Meaning, this format is great for increasing memory storage and bandwidth requirements for whatever it is used in. Tesla gave an example of Tesla using Google Brain. Google Brain is an AI research group at Google that developed the Brain Floating Point (BFloat16; 16 meaning 16-bit) format. It’s now used in Intel AI processors such as NervanaNNP-L1000, as well as many other processers. Tesla listed those as well but more importantly, noted the difference between the BFloat16 format and the IEEE Float16 format. This difference lies in the number of bits provisioned for mantissa and exponent bits. Why is this important? Tesla explained,

“As deep learning neural networks grow, the memory storage and bandwidth pressure continue to present challenges and create bottlenecks in many systems, even with the Float16 and BFloat16 storage in memory.”

Tesla CFloat8 Formats, Arithmetic Operations, & Tesla CFloat16 Formats

In a nutshell, Tesla is showing how it upgraded the IEEE754R standard by introducing its Configurable Float8 (CFloat8) Configurable Float16 (CFloat16), and Arithmetic operations. For the terms CFloat8 and CFloat16, the numbers refer to the bits (8-bit; 16-bit).

Tesla described a problem that the IEEE Float16 and Bfloat16 formats had and how it solved those problems by enabling configurability. Tesla shared two CFloat8 formats that support convert operations to and from the BFloat16 and IEEE Float32 formats. These are CFloat8_1_4_3 and CFloat8_1_5_2 and in the Arithmetic Operations section, Tesla described how it is able to do this.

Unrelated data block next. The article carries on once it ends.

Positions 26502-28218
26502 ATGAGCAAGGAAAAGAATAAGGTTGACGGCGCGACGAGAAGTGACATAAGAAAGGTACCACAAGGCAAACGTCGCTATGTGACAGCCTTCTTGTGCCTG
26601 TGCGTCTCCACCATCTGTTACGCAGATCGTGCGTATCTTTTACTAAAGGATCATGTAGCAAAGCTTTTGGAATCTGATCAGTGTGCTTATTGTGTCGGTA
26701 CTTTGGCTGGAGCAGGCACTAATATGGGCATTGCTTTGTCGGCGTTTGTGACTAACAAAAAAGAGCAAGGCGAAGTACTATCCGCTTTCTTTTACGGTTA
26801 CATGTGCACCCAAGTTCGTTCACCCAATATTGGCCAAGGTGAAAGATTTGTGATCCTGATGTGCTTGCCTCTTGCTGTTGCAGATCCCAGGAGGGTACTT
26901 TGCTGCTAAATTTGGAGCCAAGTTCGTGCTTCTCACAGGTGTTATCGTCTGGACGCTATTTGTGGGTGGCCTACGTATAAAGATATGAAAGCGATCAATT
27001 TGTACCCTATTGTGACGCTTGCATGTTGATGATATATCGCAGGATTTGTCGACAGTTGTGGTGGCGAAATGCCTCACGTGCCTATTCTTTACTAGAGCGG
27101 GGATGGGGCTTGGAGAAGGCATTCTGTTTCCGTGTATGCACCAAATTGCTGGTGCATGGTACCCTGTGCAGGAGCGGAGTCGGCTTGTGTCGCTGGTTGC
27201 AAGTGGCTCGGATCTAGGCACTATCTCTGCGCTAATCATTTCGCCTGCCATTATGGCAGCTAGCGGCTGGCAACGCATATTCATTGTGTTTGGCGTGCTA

“The arithmetic operations that the CFloat8 formats should provide are implementation-dependent. Typically, the CFloat8 formats are used in mixed precision arithmetic, where the operands stored in CFloat8 format in memory may be operated on and expanded to wider data types, such as Float32.”

The next format is a CFloat16 format and Tesla specified two of them for 16-bit floating-point numbers, Signed Half-Precision (SHP) and Unsigned Half Precision (UHP). Tesla explained that these are used to store parameters such as gradients in cases where the precision of CFloat8 formats are too small to guarantee the convergence of training networks.

Some Thoughts

This guide that Telsa published is a look into how it upgraded, or technically, recreated, an older standard to meet the needs of developing the Dojo computer. I would consider it a teaching guide for anyone who is working in the field of artificial intelligence and is interested in learning about Tesla’s development of AI. On the first page, Tesla gives you a list of keywords that it used frequently as well as a nutshell version of what the guide does before  going into the details. That keyword section is why I think this is more of a teaching guide for engineers who are interested in Tesla, Dojo, and AI.

I think Elon is right. This is more important than it may seem. The average person will look at this document and get confused by all of the mathematical jargon. However, an engineer, or at least someone who is learning about Tesla and its role in AI, will understand that Tesla had just upgraded an older format to create a new technology.

 
Written By

Johnna Crider is a Louisiana native who likes crawfish, gems, minerals, EVs, and advocates for sustainability. Johnna is also the host of GettingStoned.online, a jewelry artisan and a $TSLA shareholder.